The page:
Lately I've been trying to churn through the books in what Anne dubbed the Towering Pile. But then I decided to read Moby Dick, which is apparently so good my sister reads it every year. It's so dense that I read a page or two of it every other day, kind of like taking a few bites out of a super rich dessert.
You know it's going to take you a while to finish a book if it takes a week just to read the pages numbered with little Roman numerals at the beginning. This section of Moby Dick is a collection of 80 quotes that mention whales taken from the entire history of literature. Shmoop.com calls Moby-Dick's epigraphs "little appetizers to the great entrée of a story" in a short, humorous explanation called What's Up with the Epigraph?. Melville couldn't just have one like most books; and he had to invent a character, the sub-sub librarian, to collect them.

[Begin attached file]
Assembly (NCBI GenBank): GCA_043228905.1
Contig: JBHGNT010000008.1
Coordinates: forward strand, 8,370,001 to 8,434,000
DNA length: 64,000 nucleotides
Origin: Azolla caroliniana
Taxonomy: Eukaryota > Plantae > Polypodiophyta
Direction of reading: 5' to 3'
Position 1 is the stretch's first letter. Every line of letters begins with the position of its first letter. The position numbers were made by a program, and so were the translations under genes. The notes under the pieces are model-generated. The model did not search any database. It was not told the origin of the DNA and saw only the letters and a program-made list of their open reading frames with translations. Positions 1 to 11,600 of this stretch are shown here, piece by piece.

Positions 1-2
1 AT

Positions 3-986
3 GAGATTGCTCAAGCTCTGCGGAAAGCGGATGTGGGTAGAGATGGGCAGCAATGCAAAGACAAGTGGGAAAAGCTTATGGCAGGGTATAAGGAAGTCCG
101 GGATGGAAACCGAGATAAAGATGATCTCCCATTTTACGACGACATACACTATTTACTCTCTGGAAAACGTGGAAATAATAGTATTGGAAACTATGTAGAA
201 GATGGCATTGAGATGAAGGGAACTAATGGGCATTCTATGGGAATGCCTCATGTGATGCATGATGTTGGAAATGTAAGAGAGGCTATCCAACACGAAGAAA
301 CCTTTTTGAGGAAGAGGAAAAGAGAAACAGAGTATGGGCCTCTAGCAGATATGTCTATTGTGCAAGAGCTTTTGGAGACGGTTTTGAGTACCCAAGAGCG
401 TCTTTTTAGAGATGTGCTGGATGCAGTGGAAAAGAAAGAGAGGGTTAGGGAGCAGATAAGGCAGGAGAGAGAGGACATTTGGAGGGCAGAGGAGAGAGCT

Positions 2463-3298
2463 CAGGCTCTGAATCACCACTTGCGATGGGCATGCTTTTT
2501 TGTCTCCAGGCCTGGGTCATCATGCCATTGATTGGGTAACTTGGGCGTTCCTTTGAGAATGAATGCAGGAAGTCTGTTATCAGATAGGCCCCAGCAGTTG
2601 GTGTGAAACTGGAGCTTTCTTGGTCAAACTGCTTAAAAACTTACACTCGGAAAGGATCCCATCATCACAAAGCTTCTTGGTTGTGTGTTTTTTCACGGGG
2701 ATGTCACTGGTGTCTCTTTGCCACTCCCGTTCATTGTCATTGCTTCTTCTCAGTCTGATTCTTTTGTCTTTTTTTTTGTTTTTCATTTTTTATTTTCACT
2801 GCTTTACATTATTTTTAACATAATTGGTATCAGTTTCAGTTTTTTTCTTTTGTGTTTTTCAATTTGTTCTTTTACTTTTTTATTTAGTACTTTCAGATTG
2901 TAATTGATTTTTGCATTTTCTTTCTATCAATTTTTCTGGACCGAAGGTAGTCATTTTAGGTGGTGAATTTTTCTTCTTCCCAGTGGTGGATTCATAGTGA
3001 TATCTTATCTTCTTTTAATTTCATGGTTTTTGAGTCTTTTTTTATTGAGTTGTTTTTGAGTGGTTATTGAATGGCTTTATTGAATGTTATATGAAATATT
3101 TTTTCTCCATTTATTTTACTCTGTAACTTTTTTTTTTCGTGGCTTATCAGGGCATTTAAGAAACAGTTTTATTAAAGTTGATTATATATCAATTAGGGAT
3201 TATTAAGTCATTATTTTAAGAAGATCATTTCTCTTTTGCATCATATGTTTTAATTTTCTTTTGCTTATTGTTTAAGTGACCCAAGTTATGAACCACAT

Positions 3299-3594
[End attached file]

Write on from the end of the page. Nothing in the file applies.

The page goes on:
All these food metaphors made me think of the slow food movement, and it turns out that yes, there is a slow reading movement too. But I don't think it will be enough to just read Moby-Dick slowly; I'll be checking back with Shmoop and looking at some of BHPL's books written about Moby Dick whenever I feel lost.
If you're interested in reading books more closely, Francine Prose's Reading Like a Writer and John Sutherland's How to Read a Novel are on the shelf right now.